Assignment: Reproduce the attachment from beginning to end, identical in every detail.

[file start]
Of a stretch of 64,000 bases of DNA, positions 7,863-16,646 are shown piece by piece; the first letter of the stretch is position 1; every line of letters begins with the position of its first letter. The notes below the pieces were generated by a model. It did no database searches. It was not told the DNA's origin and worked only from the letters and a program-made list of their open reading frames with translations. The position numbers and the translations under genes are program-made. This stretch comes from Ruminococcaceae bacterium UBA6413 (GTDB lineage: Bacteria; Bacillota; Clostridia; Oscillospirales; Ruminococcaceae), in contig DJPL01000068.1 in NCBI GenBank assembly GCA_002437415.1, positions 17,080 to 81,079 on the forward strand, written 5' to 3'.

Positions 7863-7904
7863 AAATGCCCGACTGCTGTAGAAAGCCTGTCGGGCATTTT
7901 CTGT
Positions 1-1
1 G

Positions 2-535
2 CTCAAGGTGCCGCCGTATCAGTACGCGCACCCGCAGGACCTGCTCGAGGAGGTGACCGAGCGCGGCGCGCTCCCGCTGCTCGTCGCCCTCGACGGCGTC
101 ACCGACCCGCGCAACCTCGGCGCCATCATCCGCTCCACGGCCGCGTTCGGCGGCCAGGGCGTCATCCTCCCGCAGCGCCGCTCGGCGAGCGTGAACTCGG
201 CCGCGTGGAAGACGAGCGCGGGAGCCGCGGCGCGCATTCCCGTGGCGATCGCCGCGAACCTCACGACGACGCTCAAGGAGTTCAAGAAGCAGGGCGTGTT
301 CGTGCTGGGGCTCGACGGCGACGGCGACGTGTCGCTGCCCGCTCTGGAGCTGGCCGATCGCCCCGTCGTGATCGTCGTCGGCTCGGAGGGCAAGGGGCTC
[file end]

Of a stretch of 64,000 bases of DNA, positions 7,863-16,646 are shown piece by piece; the first letter of the stretch is position 1; every line of letters begins with the position of its first letter. The notes below the pieces were generated by a model. It did no database searches. It was not told the DNA's origin and worked only from the letters and a program-made list of their open reading frames with translations. The position numbers and the translations under genes are program-made. This stretch comes from Ruminococcaceae bacterium UBA6413 (GTDB lineage: Bacteria; Bacillota; Clostridia; Oscillospirales; Ruminococcaceae), in contig DJPL01000068.1 in NCBI GenBank assembly GCA_002437415.1, positions 17,080 to 81,079 on the forward strand, written 5' to 3'.

Positions 7863-7904
7863 AAATGCCCGACTGCTGTAGAAAGCCTGTCGGGCATTTT
7901 CTGT
Positions 1-1
1 G

Positions 2-535
2 CTCAAGGTGCCGCCGTATCAGTACGCGCACCCGCAGGACCTGCTCGAGGAGGTGACCGAGCGCGGCGCGCTCCCGCTGCTCGTCGCCCTCGACGGCGTC
101 ACCGACCCGCGCAACCTCGGCGCCATCATCCGCTCCACGGCCGCGTTCGGCGGCCAGGGCGTCATCCTCCCGCAGCGCCGCTCGGCGAGCGTGAACTCGG
201 CCGCGTGGAAGACGAGCGCGGGAGCCGCGGCGCGCATTCCCGTGGCGATCGCCGCGAACCTCACGACGACGCTCAAGGAGTTCAAGAAGCAGGGCGTGTT
301 CGTGCTGGGGCTCGACGGCGACGGCGACGTGTCGCTGCCCGCTCTGGAGCTGGCCGATCGCCCCGTCGTGATCGTCGTCGGCTCGGAGGGCAAGGGGCTC